So, our heroine is Christine, who is a paleontologist.  She is 28, and doesn’t consider herself a great beauty.  We meet her at a gala for the Not British Museum just as she is hoping to be announced as the leader of an expedition to dig up some dinosaur bones in Perth, and she has intentions of asking another paleontologist to marry her.  Of course, the other paleontologist shows up at the gala with her best friend, announcing that a) they are going to Gretna Green as soon as the gala is over, and b) he’s been given the expedition to Perth.

She does not have a good night.  But then Erik, Duke of Sedgwick shows up.  Erik is Scottish (and we’ll get to that), but also an old flame of Christine’s- ten years before, they’d been screwing each other silly, until Erik went off and married her cousin.  Her cousin died two weeks after the wedding, then Erik married another woman, had a daughter, and the second wife disappeared 6 years before the book starts. Everyone seems to think that he killed Wife #2, and that is why he is never received by people.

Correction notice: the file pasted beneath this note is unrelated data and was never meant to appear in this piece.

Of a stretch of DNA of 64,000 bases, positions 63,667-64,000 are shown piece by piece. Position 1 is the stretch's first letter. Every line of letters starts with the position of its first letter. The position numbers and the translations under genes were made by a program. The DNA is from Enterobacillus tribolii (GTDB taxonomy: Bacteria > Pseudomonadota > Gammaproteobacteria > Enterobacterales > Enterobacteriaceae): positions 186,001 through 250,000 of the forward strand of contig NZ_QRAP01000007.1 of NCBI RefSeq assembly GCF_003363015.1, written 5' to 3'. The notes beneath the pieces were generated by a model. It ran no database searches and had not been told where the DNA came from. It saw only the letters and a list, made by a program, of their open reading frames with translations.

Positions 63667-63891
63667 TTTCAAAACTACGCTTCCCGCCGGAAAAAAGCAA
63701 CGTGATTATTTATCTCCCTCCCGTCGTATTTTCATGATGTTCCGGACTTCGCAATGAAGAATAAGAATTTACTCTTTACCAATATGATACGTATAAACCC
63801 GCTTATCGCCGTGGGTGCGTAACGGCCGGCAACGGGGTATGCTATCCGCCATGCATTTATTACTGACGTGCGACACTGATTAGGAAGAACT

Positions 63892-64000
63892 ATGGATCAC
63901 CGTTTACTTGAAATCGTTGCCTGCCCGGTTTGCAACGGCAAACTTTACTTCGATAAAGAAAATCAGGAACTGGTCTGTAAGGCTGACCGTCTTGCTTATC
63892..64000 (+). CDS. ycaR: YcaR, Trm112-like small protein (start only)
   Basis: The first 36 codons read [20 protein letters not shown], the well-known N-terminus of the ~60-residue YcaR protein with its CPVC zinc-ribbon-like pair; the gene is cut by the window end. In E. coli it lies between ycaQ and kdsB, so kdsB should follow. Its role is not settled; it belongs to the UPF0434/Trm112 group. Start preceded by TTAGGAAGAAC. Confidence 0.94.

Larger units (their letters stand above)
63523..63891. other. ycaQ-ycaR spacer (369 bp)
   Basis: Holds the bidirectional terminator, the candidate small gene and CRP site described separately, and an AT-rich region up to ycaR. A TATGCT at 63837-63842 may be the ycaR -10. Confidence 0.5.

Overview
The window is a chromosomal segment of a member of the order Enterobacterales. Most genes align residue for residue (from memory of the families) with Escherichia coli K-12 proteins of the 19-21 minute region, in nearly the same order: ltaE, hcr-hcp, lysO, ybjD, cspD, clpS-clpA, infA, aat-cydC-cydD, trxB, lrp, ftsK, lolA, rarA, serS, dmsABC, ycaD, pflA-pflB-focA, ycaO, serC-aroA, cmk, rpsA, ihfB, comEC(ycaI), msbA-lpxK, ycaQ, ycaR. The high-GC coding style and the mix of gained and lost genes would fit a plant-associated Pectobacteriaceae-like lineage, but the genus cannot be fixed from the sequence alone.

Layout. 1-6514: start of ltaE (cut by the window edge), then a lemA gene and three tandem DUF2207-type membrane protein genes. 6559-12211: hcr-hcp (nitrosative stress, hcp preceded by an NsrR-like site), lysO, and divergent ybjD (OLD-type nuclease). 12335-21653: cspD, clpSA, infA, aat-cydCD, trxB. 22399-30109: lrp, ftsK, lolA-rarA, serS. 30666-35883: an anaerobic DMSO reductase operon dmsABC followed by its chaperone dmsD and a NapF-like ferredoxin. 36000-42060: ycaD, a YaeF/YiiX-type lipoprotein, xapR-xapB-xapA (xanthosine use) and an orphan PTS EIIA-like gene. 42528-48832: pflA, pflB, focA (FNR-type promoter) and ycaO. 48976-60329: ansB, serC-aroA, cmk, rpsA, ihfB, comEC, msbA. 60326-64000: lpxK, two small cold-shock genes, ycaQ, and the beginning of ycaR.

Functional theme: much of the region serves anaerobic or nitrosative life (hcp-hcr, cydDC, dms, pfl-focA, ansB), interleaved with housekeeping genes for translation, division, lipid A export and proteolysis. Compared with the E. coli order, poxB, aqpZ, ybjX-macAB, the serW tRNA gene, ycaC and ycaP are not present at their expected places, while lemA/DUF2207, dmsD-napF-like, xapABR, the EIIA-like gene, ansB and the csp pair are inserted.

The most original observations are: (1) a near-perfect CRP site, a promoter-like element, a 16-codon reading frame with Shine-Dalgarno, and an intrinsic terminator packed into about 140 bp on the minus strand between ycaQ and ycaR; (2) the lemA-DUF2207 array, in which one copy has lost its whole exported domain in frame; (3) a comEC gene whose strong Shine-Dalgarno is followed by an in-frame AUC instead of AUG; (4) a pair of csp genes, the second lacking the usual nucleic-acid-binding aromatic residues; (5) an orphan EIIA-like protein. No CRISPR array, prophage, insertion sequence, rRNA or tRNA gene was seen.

To add to the fun, there’s apparently a curse on the Sedgwick’s- any one of the Dukes that are born with the white streak in his hair will die before their 35th birthday.

So the story kicks off when Erik shows up to talk to Christine about a giant fossilized tooth that he’s found on his land- he’s rerouting a river and this fossil washed up- along with a human jawbone that he is certain belongs to his disappeared 2nd wife.  (We know he didn’t kill her, because he is the hero.  Heroes don’t kill their wives. They just don’t.)  So he offers Christine marriage so she will produce an heir, and she can go dig up the creature that produced that giant-ass tooth.  Also they are still incredibly sexually compatible (which they prove during the proposal against the door of her laboratory) (with members of her family overhearing them.)  She accepts, because where else is she gonna get to dig up dinosaurs?